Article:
The first thing that struck me about Mark Vernon in person was that he was much younger than I expected him to be, and somehow much hipper. His book had brought the image of a wise old man to mind. In truth, I was expecting a cross between Rowan Williams and Gandalf. Our expectations are often shaped by stereotypes, and the tag “ex-vicar” had led me to expect, well, I’m not sure exactly what, but not the man with the funky glasses and linen jacket who sat in front of me.
It is fair to say that his book on agnosticism has attracted a healthy amount of attention, possibly stemming from the same place as my own curiosity about Vernon’s previous life in the church. Who could not be intrigued to read a celebration of agnosticism written by an ex-cleric, who reached his version of not knowing via a spell as an atheist? Possibly much of the attention is to do with the fact that there have been no serious works on agnosticism since TH Huxley first coined the phrase – an obvious gap in the publishing market. Or possibly it is that sometimes the time is right for a book, and Vernon has hit on something which is fundamental to living through the ages, and particularly now. Religions of all types are centre stage at the moment, although our awareness seems to be mostly of their more fundamentalist aspects and leaders. In retaliation, scientists and atheism have taken an increasingly polarised stance. The God Delusion (Dawkins, 2006) has sold over 200,000 in hardback in the UK alone, and you can buy it at Tescos next to the Halal meat and the Matzo crackers. Some have coined the word Scientism to describe the use of science to explain how the world works, almost as though it has become a religion it itself. Perhaps surrounded by all this dogma, and all these people who are so convinced that they are right, Vernon’s brand of uncertainty has tapped into something important and of the moment. BBC Online picked up his ideas immediately, and on the day they featured an interview with him, that interview received 250,000 hits, more than any other subject.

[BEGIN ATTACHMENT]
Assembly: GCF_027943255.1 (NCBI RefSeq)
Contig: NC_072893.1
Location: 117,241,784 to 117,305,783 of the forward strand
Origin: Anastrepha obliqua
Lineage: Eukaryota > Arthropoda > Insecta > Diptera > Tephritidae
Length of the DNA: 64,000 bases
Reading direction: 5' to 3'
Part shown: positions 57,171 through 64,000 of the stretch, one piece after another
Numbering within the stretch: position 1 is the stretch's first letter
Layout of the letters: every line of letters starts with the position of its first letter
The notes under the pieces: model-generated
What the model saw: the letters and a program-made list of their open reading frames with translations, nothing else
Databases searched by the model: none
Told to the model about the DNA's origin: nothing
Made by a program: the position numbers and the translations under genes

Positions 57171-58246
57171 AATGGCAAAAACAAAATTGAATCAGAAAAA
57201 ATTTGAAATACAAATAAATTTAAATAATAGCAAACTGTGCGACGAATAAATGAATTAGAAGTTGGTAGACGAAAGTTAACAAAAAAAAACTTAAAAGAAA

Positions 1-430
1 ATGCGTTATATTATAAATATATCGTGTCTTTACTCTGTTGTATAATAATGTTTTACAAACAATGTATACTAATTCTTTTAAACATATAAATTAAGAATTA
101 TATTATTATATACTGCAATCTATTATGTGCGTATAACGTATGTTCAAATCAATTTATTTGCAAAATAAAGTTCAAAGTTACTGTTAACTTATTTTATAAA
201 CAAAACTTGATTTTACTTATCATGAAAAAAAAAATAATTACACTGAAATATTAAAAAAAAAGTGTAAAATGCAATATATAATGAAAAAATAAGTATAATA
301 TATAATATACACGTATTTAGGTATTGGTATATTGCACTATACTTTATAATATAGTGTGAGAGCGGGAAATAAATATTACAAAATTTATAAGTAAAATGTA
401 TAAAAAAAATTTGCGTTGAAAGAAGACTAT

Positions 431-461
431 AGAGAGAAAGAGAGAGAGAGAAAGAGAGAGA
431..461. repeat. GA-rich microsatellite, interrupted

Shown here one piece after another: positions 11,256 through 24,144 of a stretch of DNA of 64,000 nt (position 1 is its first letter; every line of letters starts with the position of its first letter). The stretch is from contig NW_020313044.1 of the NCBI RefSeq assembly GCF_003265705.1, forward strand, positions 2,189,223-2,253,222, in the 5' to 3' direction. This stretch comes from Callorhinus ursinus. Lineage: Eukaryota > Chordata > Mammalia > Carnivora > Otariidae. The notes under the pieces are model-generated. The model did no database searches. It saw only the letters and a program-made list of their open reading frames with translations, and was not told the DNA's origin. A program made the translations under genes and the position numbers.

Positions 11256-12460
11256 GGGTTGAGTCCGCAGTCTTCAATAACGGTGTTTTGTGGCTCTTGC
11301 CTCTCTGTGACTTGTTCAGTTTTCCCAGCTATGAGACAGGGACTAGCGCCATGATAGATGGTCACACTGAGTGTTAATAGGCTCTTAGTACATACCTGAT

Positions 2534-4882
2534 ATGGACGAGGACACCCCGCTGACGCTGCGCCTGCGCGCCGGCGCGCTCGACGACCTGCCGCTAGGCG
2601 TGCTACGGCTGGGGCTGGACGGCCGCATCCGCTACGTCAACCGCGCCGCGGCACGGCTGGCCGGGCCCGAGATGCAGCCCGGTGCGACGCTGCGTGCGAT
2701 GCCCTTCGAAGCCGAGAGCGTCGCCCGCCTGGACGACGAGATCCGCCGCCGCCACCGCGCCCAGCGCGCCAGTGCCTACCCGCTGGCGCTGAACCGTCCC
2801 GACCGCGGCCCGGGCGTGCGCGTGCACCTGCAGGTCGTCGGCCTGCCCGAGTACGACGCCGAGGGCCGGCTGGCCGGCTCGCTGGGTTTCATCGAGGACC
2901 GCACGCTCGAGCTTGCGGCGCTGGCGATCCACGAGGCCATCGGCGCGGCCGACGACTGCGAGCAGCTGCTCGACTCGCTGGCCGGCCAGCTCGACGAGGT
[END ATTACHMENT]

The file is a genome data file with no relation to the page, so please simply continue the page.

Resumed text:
Sceptics using unfair arguments? Surely not!
Published in The Skeptic, Volume 16, Issue 3 (2003)
David W Owens advises his fellow believers on how to avoid being bamboozled by their devious opponents …
DO YOU EVER get into an argument with a sceptic only to end up exasperated and feeling you’ve been bamboozled? Sceptics are often highly skilled at tying up opponents in clever verbal knots. Most sceptics are, of course, ordinary, more-or-less honest people who, like the rest of us, are just trying to make the best sense they can of a complicated and often confusing world. Others, however, are merely glib sophists who use specious reasoning to defend their prejudices or attack the ideas and beliefs of others, and even an honest sceptic can innocently fall into the mistake of employing bad reasoning.
In reading, listening to, and sometimes debating with sceptics over the years, I have found certain tricks, ploys and gimmicks which they tend to use over and over again. Here are some of them. Perhaps if you keep them in mind when arguing with a sceptic, you’ll feel better when the debate is over. Shucks, you might even score a point or two.